Three of the 23 Consumer Operated and Oriented Plan (CO-OP) insurers have maxed out their Patient Protection and Affordable Care Act (PPACA) solvency loan accounts.
But 20 of the CO-OPs still have untapped solvency credit reserves.
Officials at the U.S. Government Accountability Office (GAO), a congressional watchdog agency, have included that finding in a summary of a CO-OP program review prepared at the request of four Republican senators.
Vijay A. D’Souza, a GAO director, writes in the report that the Centers for Medicare & Medicaid Services (CMS), the arm of the U.S. Department of Health and Human Services (HHS) responsible for setting up and running the CO-OP program, has issued about $1.6 billion of the $2.4 billion in available CO-OP funding, including $351 million of 358 million in startup funding and about $1.2 billion of the $2.1 billion in solvency funding.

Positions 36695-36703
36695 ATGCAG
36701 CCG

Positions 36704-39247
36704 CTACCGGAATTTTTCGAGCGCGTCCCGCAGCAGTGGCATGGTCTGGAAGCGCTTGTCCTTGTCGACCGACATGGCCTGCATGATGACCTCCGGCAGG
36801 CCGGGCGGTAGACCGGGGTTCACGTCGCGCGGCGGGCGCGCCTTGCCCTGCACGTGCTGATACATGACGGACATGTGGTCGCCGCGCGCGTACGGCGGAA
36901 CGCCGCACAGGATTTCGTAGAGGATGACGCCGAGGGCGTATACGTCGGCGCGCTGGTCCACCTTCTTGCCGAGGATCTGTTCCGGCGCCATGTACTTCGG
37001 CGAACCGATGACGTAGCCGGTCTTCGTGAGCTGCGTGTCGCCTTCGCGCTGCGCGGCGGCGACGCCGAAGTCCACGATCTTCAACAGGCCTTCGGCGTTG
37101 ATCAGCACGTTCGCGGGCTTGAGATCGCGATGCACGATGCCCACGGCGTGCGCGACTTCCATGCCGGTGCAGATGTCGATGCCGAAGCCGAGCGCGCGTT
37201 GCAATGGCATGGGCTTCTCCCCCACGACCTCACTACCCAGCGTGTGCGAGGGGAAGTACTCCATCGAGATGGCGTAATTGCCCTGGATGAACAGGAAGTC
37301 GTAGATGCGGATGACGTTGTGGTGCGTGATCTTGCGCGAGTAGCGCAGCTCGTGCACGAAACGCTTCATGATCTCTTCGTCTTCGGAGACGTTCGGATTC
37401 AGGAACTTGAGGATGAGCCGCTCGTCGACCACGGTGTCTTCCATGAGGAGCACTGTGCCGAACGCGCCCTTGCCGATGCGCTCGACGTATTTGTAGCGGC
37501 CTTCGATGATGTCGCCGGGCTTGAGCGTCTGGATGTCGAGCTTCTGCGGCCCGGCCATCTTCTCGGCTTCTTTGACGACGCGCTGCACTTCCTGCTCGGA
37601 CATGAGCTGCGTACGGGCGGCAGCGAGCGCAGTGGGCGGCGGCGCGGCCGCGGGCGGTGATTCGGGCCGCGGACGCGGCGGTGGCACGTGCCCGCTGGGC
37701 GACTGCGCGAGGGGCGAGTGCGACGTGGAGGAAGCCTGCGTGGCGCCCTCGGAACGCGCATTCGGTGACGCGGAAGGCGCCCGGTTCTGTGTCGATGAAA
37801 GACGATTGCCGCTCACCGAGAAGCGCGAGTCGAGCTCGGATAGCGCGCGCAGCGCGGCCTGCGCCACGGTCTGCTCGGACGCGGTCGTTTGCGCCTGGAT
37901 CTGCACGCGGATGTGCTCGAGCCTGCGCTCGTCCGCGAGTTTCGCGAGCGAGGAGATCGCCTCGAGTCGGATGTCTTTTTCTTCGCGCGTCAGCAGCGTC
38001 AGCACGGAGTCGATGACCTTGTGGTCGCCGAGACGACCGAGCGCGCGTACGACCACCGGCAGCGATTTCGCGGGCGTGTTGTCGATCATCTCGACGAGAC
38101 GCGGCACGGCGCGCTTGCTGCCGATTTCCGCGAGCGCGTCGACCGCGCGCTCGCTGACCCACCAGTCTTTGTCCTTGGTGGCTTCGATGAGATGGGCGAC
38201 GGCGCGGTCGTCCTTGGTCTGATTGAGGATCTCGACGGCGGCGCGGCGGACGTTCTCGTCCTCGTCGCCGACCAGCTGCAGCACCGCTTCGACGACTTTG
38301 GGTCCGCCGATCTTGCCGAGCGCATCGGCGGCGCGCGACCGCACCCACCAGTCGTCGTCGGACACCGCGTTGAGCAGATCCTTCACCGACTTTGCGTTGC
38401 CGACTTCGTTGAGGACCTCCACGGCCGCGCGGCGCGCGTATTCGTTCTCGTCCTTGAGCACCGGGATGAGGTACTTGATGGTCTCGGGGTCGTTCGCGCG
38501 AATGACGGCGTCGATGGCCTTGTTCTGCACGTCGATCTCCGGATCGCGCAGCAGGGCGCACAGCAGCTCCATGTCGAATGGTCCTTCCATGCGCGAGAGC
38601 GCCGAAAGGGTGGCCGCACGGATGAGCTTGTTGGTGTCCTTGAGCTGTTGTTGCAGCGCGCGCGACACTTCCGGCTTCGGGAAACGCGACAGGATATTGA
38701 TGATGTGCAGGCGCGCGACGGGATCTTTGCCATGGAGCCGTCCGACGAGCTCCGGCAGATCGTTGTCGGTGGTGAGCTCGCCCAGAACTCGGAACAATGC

PPACA drafters added the CO-OP provision in an effort to create nonprofit, member-owned health insurers that would increase the level of competition in the commercial health insurance market. The drafters authorized HHS to provide startup loans and loans the insurers could use to beef up capital and surplus levels during their early years.
CMS has allocated the CO-OP funding on a plan-by-plan basis.
The CO-OPs in Kentucky and Maine still have more than 10 percent of their startup loan money left over.
Thirteen of the CO-OPs have used up less than 60 percent of the available solvency money.
Five CO-OPs — in Wisconsin Arizona, Oregon, New Mexico, Nevada and Louisiana — have used 60 percent to 90 percent of the solvency money.